This is what we’ve been waiting for for YEARS. True Google devices, not necessarily labeled Nexus — but labeled as Google devices and to be sold as such. Devices with marketing behind them to show the power of a true Google Android device that gets updates, is secure and puts user-experience (not bloatware or cookie cutter apps) at the forefront. This is not only important to Google but paramount to users — at the end of the day, we (you) derserve a quality device that isn’t overrun with carrier software and will be secure and supplied with updates, which keep your device relevant, for years and in time.
Why does this matter? Simple. Everyone knows who Google is, having their name on the phone will be huge, rather than an OEM acting as if Android does not exist, when it’s actually powering the phone.
HTC made Google Pixel devices.
Device quality has skyrocketed over the past few years with better devices costing less and less. This is doing two things, keeping device manufacturers competitive and making those that are producing high-quality devices on their toes. Google understands the ramifications of creating a poor quality device, and the recent Nexus devices have shown that the company has commitment to creating devices that are solid in build quality.
Two reasons we buy a device from Google is to get a pure Android experience and receive timely updates. When other major manufacturers put Android on a device the code is modified and differentiated so that it can look different from another. Up front, most users think that this is a good thing; however, over the course of years we have seen that this has created the word that has haunted Google and Android — fragmentation. Fragmentation occurs when a piece of software is different from one device to the next, since this phenomenon happened, Google is simply unable to get updates out to all of its users due to the many channels that it must go through. First, Google releases the code to the latest version of Android (either a full version upgrade or a monthly security update). Next, the OEM receives that update and merges the changes to the ROM that it is using — sometimes there can be issues because on the OEM side they’ve usually modified the stock Android code to look or behave in a certain way. Finally, the carrier has to test and push it out to the devices.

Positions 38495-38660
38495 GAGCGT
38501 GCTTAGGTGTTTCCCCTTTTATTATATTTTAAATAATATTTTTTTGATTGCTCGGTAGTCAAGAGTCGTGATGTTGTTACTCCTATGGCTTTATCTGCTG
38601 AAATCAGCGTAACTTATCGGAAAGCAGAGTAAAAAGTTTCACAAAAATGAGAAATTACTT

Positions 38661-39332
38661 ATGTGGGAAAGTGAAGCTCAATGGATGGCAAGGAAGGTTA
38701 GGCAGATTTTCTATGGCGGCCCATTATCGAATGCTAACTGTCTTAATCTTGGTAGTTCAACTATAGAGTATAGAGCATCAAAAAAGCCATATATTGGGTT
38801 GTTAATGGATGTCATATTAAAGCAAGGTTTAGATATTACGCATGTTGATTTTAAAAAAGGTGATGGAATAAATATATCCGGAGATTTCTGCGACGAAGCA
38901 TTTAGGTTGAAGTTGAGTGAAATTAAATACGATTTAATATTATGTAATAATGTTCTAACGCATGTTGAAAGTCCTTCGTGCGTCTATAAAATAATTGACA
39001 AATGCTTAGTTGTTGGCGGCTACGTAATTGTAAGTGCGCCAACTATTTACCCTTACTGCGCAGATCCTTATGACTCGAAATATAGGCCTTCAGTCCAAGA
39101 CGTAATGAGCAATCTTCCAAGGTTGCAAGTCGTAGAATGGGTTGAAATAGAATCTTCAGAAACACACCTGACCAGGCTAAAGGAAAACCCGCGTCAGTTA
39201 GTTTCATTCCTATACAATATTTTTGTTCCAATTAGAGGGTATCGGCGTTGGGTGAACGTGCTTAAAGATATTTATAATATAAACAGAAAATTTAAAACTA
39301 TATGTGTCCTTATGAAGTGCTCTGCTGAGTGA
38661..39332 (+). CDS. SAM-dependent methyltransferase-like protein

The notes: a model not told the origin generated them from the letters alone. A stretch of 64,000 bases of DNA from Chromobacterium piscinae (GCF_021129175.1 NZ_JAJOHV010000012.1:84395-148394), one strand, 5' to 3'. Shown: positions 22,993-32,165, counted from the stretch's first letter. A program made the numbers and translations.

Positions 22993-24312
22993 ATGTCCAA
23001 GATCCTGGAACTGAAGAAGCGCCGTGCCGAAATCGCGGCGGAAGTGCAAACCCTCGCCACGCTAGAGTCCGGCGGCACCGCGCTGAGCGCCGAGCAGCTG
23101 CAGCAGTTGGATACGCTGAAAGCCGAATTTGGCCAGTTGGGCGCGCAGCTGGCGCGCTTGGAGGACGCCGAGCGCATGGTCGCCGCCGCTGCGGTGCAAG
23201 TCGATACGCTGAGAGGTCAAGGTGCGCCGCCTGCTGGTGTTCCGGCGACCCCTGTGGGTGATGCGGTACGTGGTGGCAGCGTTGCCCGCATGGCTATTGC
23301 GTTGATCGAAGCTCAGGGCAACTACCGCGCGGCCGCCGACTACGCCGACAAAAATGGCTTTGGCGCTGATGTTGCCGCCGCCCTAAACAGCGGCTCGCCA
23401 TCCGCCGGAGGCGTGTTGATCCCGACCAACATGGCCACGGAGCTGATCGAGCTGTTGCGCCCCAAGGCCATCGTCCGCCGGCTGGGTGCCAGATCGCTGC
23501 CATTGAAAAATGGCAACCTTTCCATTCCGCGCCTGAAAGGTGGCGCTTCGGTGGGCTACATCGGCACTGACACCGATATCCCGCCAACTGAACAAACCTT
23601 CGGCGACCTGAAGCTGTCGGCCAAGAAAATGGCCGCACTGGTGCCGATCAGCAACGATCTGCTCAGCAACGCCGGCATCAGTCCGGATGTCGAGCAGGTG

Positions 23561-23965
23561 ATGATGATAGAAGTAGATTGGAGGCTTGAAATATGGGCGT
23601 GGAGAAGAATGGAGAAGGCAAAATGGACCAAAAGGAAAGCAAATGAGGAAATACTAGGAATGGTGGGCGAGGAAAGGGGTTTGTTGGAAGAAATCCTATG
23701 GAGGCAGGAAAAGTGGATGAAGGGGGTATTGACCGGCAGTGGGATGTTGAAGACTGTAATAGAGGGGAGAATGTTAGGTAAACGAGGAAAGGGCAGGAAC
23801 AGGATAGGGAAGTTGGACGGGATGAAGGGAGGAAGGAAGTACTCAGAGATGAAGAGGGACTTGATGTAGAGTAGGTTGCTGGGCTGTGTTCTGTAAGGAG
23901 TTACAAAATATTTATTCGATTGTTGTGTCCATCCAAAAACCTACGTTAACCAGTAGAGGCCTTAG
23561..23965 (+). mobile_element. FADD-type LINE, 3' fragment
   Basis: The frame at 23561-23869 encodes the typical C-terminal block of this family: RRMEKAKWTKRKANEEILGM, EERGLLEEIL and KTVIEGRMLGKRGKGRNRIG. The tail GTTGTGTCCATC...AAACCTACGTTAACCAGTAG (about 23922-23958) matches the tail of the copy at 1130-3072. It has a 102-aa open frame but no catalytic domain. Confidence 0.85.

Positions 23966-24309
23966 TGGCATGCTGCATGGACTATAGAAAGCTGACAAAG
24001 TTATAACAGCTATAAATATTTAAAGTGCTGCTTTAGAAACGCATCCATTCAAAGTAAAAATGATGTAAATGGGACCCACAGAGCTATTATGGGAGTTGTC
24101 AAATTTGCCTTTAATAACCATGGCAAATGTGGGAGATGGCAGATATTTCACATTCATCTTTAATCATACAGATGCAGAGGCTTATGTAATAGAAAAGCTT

When it comes to updates and keeping your device secure, it is in your best interest to buy a phone directly from Google, like the upcoming Pixel or Nexus devices.
The stock or “Google” Android experience is usually better than that of a manufacturer in many ways — primarily because it is simple and lightweight. Lightweight in terms of how much space the software takes up on the device and the fact there are simply less processes on these devices that run, which in turn makes for a quicker operating system because less things are being held in memory. When it all boils down, a user simply wants their device to work well and usually when carriers and manufacturers get their hands on a device, expect a performance degradation.
Bottom line: We are expected to see the HTC made Google Pixel phones on October 4th — let’s hope that this spirals Android into the right direction and forces OEMs to do a better job. Perhaps it is best if some of them get left behind by increased standards. It is simply best practice to care about and protect those that support you with secure and high-performing devices rather than refusing to update phones and tablets.